McKeesport police, UPMC reach new pact
McKeesport Police Department is entering into a contract for an around-the-clock presence at the city's hospital.
Council on Monday authorized city administrators to execute a five-year agreement with UPMC McKeesport at an annual rate of $425,000 with 3 percent increases over a minimum of three years. McKeesport police would be on-site 24 hours a day, seven days per week.
“I think it's a great opportunity to continue our community partnership with UPMC,” Mayor Michael Cherepko said. “It's important for the residents to know that we meet on a regular basis with UPMC. We recognize the importance of having them as the largest employer in our city, and we look forward to working with them on a whole new level with this (agreement).”
Council president Darryl Segina said the UPMC McKeesport agreement is one local example of contracts being established at all UPMC facilities with various police departments.
“I don't want people to think that McKeesport is pinpointed for this type of service,” Segina said.
District Attorney Stephen A. Zappala Jr.'s office has been working with UPMC's leadership to develop increased security and safety plans for the corporation's hospitals and medical centers.
“It's all of UPMC,” Cherepko explained. “The district attorney came out a few months back with (security concerns) in light of some of the incidents that were happening in some of the hospitals.”
UPMC McKeesport administrators said they are looking forward to a new type of partnership with the city, but deferred comment on the agreement to corporate offices in Pittsburgh. Director of Media Relations Gloria Kreps confirmed the UPMC McKeesport contract with local police, but had no further details on the agreement at presstime.
In other police business, council approved the addition of a Deferred Retirement Option Program, commonly called a DROP, to the city's existing contract with McKeesport police, represented by Teamsters Local 205.
The contract, which runs from 2010-2014, includes a provision giving the union and administration authority to revisit the DROP during the current contract period.
Carl Bailey Jr., secretary/treasurer for Teamsters Local 205, said the DROP has potential to benefit the city as well as its officers.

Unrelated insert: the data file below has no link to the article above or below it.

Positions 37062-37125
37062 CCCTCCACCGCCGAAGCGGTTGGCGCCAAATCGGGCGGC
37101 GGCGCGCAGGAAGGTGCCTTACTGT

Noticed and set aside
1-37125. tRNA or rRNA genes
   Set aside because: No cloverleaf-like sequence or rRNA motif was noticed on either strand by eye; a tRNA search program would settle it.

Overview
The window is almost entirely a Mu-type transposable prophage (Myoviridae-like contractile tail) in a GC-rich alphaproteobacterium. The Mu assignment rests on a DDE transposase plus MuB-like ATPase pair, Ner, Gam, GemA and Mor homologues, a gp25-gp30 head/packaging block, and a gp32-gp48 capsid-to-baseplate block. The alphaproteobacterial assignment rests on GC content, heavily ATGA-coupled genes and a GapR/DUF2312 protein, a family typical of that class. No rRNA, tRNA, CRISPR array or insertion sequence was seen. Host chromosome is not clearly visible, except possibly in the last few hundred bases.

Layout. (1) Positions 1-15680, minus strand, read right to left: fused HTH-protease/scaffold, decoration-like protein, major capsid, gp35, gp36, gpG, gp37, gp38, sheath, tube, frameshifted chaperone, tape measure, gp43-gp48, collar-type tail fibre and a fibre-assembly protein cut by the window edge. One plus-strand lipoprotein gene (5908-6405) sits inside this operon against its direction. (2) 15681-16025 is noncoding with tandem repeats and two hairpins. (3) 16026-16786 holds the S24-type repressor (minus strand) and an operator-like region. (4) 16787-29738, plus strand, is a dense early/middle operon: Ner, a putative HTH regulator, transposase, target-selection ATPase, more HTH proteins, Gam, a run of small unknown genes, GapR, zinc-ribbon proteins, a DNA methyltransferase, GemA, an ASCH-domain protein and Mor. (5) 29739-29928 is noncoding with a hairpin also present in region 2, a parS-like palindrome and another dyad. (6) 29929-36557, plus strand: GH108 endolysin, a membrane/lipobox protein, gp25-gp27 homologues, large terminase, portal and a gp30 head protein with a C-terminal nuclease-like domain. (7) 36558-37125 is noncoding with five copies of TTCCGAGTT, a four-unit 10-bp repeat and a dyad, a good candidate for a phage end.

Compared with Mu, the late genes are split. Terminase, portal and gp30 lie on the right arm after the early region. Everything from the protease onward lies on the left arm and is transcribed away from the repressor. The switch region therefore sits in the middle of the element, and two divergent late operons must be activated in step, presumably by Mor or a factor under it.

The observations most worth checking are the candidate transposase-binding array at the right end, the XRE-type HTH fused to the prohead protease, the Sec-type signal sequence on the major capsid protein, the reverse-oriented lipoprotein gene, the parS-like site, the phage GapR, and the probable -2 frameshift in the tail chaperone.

“It's good for the city, because officers may decide to stay around longer,” Bailey said. “It's good for the officers, because their pension (earnings) go into an escrow account. Then they have a (lump sum) set aside for their retirement.”
Formal talks began in December. The agreement was finalized one month after a similar plan with city firefighters was approved.
While the firefighters qualify for their DROP at age 54, the police will qualify at 50.
Because the DROP-eligible age matches each department's average age of retirement, the option will not present an additional cost to the city, Cherepko said. Furthermore, it will not throw the city's pension obligation off schedule because staff will continue to pay into the pension fund for the maximum three years that they can defer their pension collection into escrow.
“If the DROP were to lower the retirement age of our police officers, we would have to re-do the actuarial assumption. We would have paid in a lesser amount of money than we should have for all of these people who have worked 20-some years,” Solicitor J. Jason Elash explained. “As long as you set that age equal to the age of assumed actuarial retirement, there is no way the DROP can cost you more money.”
Cherepko said the police DROP will have the opposite effect.
“We have several officers, who when they first graduated high school, they went right into the academy,” he said. “We have a half-dozen who would be able to retire at 42 or 43 years old and start hitting that pension (fund) right away, which would hurt the pension overall. We're hoping this lets them ... stick around to that age of 50.”
Jennifer R. Vertullo is a staff writer for Trib Total Media. She can be reached at 412-664-9161, ext. 1956, or firstname.lastname@example.org.
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